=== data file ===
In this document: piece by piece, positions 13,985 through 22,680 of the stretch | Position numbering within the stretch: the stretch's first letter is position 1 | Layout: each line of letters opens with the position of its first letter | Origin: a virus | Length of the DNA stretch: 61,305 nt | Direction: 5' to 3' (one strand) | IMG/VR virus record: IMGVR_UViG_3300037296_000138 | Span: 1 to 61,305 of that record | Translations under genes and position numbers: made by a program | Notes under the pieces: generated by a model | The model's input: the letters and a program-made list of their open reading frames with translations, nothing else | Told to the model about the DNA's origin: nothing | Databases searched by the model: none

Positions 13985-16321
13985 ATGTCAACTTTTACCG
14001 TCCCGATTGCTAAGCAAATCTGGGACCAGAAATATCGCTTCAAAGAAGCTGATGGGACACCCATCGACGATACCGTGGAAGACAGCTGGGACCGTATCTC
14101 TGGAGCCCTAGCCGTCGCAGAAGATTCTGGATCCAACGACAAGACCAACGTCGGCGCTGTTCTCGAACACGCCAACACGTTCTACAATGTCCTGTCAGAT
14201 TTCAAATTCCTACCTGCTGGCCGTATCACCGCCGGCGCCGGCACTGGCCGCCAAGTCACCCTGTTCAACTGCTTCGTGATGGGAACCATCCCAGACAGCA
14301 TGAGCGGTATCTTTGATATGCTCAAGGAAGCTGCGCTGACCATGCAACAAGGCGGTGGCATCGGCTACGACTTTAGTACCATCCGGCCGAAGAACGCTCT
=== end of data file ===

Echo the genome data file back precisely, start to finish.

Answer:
In this document: piece by piece, positions 13,985 through 22,680 of the stretch | Position numbering within the stretch: the stretch's first letter is position 1 | Layout: each line of letters opens with the position of its first letter | Origin: a virus | Length of the DNA stretch: 61,305 nt | Direction: 5' to 3' (one strand) | IMG/VR virus record: IMGVR_UViG_3300037296_000138 | Span: 1 to 61,305 of that record | Translations under genes and position numbers: made by a program | Notes under the pieces: generated by a model | The model's input: the letters and a program-made list of their open reading frames with translations, nothing else | Told to the model about the DNA's origin: nothing | Databases searched by the model: none

Positions 13985-16321
13985 ATGTCAACTTTTACCG
14001 TCCCGATTGCTAAGCAAATCTGGGACCAGAAATATCGCTTCAAAGAAGCTGATGGGACACCCATCGACGATACCGTGGAAGACAGCTGGGACCGTATCTC
14101 TGGAGCCCTAGCCGTCGCAGAAGATTCTGGATCCAACGACAAGACCAACGTCGGCGCTGTTCTCGAACACGCCAACACGTTCTACAATGTCCTGTCAGAT
14201 TTCAAATTCCTACCTGCTGGCCGTATCACCGCCGGCGCCGGCACTGGCCGCCAAGTCACCCTGTTCAACTGCTTCGTGATGGGAACCATCCCAGACAGCA
14301 TGAGCGGTATCTTTGATATGCTCAAGGAAGCTGCGCTGACCATGCAACAAGGCGGTGGCATCGGCTACGACTTTAGTACCATCCGGCCGAAGAACGCTCT